On Christmas Eve, we were a much reduced troupe of carol singers. We had a 16 seater mini-bus instead of our more usual 33 seater! Even this was bigger than we actually needed, as there were never more than 12 of us at any one point. With not singing regularly, my voice didn't start to really work until about 11:30, after we'd been struggling on for five and a half hours! By then we'd got rid of the hangers-on (no offence meant, but we always have a number, of mainly younger ones, whose main purpose in being there is to enjoy the experience, and who don't actually add very much to the quality of the singing, lol) and were singing really well. Little Brother Richard (he's not even 50 yet!) made some recordings, with the intention of putting something on 'YouTube', but that hasn't happened yet. Anyway, it was another absolutely fabulous time of joy and exhilaration, and by the time we finished at 01:30 on Christmas morning, we had managed to raise £434.60 for the charity 'Action For Children' (formerly The National Children's Homes). On our return to the Chapel, Brother-in-law Roy (whose back was too bad to allow him to be tramping the streets with us) had warmed the pies and boiled the kettle! This year we got the mince pies from the very famous 'Greggs the Bakers' for the first time. Along with some pease pudding, pickled onions and beetroot, they went down a treat. The reduced number of singers meant that there were enough of them to have two each!

I'm not sure how long the Windy Nook Methodists have been doing this, but I'm reliably informed that the only year they've missed since starting was 1947, when the snow was just too deep. I don't think that I've missed a year since I first went out 43 years ago. If and when I get the link for the YouTube vid, I'll post it on here somewhere, promise!

Away with the Old, and In with the New! 
Windy Nook 'Store' (the Co-op) at one time boasted the best 'dividend' in the area (it may have even been the best in the country, but I cannot remember for sure). My Mother's 'store number', which needed to be quoted and recorded at every purchase in order to ensure that her dividend was correctly apportioned, is still embedded in my memory after fifty odd years. But, with the poor idea of introducing dividend 'stamps' in the '60's, the whole venture slowly went downhill to the point of closure.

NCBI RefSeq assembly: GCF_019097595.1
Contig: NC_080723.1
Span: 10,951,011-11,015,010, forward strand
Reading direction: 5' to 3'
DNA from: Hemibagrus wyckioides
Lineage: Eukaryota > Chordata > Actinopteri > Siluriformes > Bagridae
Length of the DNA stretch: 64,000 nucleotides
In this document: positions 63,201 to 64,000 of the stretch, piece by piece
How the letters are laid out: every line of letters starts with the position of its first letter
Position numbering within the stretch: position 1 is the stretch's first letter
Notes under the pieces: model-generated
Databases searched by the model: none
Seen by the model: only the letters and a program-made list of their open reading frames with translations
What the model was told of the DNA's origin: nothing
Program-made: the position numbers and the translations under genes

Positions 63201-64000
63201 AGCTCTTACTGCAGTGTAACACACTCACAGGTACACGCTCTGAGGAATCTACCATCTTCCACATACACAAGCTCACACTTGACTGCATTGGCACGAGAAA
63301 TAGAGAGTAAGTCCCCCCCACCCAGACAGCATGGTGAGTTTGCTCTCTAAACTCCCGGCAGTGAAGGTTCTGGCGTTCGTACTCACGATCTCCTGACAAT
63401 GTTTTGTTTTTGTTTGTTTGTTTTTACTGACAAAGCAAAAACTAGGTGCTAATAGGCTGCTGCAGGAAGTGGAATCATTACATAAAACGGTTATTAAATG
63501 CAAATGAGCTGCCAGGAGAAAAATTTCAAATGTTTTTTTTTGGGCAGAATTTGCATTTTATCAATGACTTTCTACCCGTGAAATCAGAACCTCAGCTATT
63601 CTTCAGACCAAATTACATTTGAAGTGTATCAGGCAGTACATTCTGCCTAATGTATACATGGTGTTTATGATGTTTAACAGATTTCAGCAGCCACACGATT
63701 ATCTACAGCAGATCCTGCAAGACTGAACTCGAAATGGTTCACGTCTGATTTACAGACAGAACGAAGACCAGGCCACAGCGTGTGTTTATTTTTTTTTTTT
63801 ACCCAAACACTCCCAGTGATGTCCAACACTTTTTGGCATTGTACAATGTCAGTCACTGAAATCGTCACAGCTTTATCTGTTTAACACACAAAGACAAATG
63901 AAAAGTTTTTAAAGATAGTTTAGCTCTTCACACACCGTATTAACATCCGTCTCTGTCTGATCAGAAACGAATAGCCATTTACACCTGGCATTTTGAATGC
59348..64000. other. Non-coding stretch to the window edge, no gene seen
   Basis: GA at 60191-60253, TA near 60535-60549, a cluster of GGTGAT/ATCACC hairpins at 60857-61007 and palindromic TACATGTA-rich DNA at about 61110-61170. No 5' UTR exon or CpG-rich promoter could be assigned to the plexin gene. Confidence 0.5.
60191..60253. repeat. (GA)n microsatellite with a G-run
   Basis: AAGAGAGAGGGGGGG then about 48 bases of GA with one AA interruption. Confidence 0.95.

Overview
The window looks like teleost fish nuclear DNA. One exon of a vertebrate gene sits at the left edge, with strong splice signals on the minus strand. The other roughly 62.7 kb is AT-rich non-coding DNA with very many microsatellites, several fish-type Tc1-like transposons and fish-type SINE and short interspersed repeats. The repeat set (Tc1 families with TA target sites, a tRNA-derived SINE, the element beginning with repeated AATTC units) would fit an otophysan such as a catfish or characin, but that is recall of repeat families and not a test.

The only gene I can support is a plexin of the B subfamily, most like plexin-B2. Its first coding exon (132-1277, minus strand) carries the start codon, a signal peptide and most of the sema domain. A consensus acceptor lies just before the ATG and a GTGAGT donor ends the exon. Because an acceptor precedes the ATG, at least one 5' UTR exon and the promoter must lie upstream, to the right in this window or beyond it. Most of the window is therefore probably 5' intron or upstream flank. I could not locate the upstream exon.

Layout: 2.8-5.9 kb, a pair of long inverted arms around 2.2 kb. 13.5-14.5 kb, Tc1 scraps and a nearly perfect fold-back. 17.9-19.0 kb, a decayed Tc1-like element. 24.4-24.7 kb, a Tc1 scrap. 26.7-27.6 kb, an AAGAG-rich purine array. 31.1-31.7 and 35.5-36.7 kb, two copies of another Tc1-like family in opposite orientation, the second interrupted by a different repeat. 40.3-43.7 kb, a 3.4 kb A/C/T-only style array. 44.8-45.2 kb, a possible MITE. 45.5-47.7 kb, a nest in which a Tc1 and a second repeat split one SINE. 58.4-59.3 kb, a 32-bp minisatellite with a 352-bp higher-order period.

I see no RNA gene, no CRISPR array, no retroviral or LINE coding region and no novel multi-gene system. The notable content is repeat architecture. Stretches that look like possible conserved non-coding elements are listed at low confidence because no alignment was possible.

When I was a little boy, growing up just along the street from where we now live, there were a range of shopping opportunities here in the village. The big Co-op department store (spread over several streets and the scene of the gruesome murder of old John Patterson's father) was at the far end of the village, but they had a smaller 'branch' just along the street. To get to it we had to pass Oakley's corner shop, which was a small, family run, general dealer, and also (at the other end of the same block) Jack the Butcher's. Jack was Jack Nicholson, part of a large family of butchers who also had a wholesale business at the Felling (the next door village).The little 'store' was on the next corner, and on the corner beyond; was Mrs Nelson's little greengrocery and fruit shop. I can vividly remember her with her round spectacles and headsquare tied in a knot on top of her head, she always wore a 'pinny' as well. There was a small fireplace in the shop, where she would have the smallest imaginable fire of broken up tomato boxes burning in the tiny grate. What with the gas lamp and the fly papers hanging from the ceiling; it was like something out of a Charles Dickens novel!

In the opposite direction from our house, towards the 'big' store, there was the Windy Nook crossroads. Dotted about here was the fish and chip shop, the paper shop, Jim and Elsie Turnbull's Post Office, the barber and the second oldest building in the village still in use; the Black House Inn. In 1832 it was recorded as being called 'The Coal Wagon', but here it was still working (just, due to the smoking ban) when we were here in the summer.

You can imagine our surprise on coming home to find this:

And just behind, in the pub car park, this:

Most of the other shops are now defunct, being converted into house or flats. The complex which comprised all the differing departments of the old store has been gone for years, along with the houses which surrounded it and the old Primitive Methodist Chapel and school (fondly rememberd by my ex-pupil father-in-law as 'Windy Nook Acadium') which stood nearby. The colliery and grindstone quarries have all gone too, as has Windy Nook as a postal address. Now, we aren't even classed as a part of the Felling! No, now we are privileged to be 'Gateshead', or even Newcastle/Gateshead (spread over two counties, would you believe?). I, for one, choose NOT to believe it, and continue to write my address as Windy Nook, although computer things don't recognise it! It's just another maddening modernity trying to drive me to an early grave!!!!!!!!!!!!!!

Anyway, even though there has been a bit of an objection (as usual where Tesco is involved) it is a very useful addition to the local facilities.

Two more days! 

Yes, two more days and then we will be setting off for Luxor once more. From what I've been reading on some of the forums and in some news reports; I'm wondering if it will be the same place when we get there! According to some, it's even more dangerous than before. Before when, I don't know. And, dangerous in what respect, I don't know either! 

I strongly suspect that we'll find it about as dangerous as Dorothy found the 'Wizard of Oz' was, when she and her travelling companions finally met him! lol

I hope we all have a healthy, happy and prosperous New Year in 2012. God bless.